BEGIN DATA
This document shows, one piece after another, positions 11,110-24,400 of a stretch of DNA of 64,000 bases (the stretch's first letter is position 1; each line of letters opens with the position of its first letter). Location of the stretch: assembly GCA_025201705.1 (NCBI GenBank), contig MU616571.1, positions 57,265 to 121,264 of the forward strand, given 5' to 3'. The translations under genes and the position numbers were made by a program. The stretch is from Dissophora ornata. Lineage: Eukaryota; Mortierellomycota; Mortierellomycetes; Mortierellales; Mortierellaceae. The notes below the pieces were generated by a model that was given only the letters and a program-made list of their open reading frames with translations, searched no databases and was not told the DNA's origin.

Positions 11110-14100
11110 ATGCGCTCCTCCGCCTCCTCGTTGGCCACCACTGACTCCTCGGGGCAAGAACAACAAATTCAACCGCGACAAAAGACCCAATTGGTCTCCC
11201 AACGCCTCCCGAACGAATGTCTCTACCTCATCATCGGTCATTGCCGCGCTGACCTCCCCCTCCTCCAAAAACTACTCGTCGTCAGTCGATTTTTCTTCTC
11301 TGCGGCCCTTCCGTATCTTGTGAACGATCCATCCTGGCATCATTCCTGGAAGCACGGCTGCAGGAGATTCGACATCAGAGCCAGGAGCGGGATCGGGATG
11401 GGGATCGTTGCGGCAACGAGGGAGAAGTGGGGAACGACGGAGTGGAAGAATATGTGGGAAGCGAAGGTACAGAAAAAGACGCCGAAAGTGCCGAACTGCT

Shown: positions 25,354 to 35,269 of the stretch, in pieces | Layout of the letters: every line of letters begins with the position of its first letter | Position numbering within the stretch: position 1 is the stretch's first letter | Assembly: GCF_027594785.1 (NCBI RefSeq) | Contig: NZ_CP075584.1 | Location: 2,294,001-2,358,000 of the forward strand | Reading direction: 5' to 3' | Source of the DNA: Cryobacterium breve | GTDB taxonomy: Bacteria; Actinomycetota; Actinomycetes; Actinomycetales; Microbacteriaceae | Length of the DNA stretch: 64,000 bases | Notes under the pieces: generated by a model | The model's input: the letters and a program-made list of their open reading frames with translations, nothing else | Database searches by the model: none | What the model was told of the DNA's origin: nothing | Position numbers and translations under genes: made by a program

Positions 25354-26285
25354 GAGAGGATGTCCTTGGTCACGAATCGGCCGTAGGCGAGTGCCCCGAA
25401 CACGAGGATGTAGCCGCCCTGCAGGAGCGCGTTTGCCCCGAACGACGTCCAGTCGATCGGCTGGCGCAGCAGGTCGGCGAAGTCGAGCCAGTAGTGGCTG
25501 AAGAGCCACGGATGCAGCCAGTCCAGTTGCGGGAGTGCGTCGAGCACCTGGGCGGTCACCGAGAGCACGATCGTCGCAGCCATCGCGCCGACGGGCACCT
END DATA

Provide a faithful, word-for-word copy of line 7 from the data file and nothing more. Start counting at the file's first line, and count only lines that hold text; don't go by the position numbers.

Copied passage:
Shown: positions 25,354 to 35,269 of the stretch, in pieces | Layout of the letters: every line of letters begins with the position of its first letter | Position numbering within the stretch: position 1 is the stretch's first letter | Assembly: GCF_027594785.1 (NCBI RefSeq) | Contig: NZ_CP075584.1 | Location: 2,294,001-2,358,000 of the forward strand | Reading direction: 5' to 3' | Source of the DNA: Cryobacterium breve | GTDB taxonomy: Bacteria; Actinomycetota; Actinomycetes; Actinomycetales; Microbacteriaceae | Length of the DNA stretch: 64,000 bases | Notes under the pieces: generated by a model | The model's input: the letters and a program-made list of their open reading frames with translations, nothing else | Database searches by the model: none | What the model was told of the DNA's origin: nothing | Position numbers and translations under genes: made by a program